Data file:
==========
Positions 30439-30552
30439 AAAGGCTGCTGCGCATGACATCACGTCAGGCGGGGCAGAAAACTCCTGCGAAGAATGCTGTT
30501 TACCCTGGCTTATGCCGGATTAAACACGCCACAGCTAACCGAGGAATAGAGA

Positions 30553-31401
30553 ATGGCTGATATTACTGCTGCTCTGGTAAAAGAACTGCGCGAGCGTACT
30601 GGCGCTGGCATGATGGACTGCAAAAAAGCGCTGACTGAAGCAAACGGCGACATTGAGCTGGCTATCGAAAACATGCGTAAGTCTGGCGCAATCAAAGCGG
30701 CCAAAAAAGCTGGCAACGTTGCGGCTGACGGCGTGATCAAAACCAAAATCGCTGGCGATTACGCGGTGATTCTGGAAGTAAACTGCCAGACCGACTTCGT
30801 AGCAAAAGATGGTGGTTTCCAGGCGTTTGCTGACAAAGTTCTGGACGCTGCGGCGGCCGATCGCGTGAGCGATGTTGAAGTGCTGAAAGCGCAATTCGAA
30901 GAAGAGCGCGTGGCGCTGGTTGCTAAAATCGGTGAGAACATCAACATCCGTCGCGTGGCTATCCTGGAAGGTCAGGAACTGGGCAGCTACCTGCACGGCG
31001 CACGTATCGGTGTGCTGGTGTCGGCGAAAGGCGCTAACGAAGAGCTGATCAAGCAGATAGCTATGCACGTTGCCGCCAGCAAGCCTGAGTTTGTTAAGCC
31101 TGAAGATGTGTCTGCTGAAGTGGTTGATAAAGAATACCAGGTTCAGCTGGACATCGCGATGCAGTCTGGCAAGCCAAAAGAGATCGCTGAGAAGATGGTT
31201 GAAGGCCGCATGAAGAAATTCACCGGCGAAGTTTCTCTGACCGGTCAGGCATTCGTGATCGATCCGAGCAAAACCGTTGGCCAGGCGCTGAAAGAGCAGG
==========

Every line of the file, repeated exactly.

Positions 30439-30552
30439 AAAGGCTGCTGCGCATGACATCACGTCAGGCGGGGCAGAAAACTCCTGCGAAGAATGCTGTT
30501 TACCCTGGCTTATGCCGGATTAAACACGCCACAGCTAACCGAGGAATAGAGA

Positions 30553-31401
30553 ATGGCTGATATTACTGCTGCTCTGGTAAAAGAACTGCGCGAGCGTACT
30601 GGCGCTGGCATGATGGACTGCAAAAAAGCGCTGACTGAAGCAAACGGCGACATTGAGCTGGCTATCGAAAACATGCGTAAGTCTGGCGCAATCAAAGCGG
30701 CCAAAAAAGCTGGCAACGTTGCGGCTGACGGCGTGATCAAAACCAAAATCGCTGGCGATTACGCGGTGATTCTGGAAGTAAACTGCCAGACCGACTTCGT
30801 AGCAAAAGATGGTGGTTTCCAGGCGTTTGCTGACAAAGTTCTGGACGCTGCGGCGGCCGATCGCGTGAGCGATGTTGAAGTGCTGAAAGCGCAATTCGAA
30901 GAAGAGCGCGTGGCGCTGGTTGCTAAAATCGGTGAGAACATCAACATCCGTCGCGTGGCTATCCTGGAAGGTCAGGAACTGGGCAGCTACCTGCACGGCG
31001 CACGTATCGGTGTGCTGGTGTCGGCGAAAGGCGCTAACGAAGAGCTGATCAAGCAGATAGCTATGCACGTTGCCGCCAGCAAGCCTGAGTTTGTTAAGCC
31101 TGAAGATGTGTCTGCTGAAGTGGTTGATAAAGAATACCAGGTTCAGCTGGACATCGCGATGCAGTCTGGCAAGCCAAAAGAGATCGCTGAGAAGATGGTT
31201 GAAGGCCGCATGAAGAAATTCACCGGCGAAGTTTCTCTGACCGGTCAGGCATTCGTGATCGATCCGAGCAAAACCGTTGGCCAGGCGCTGAAAGAGCAGG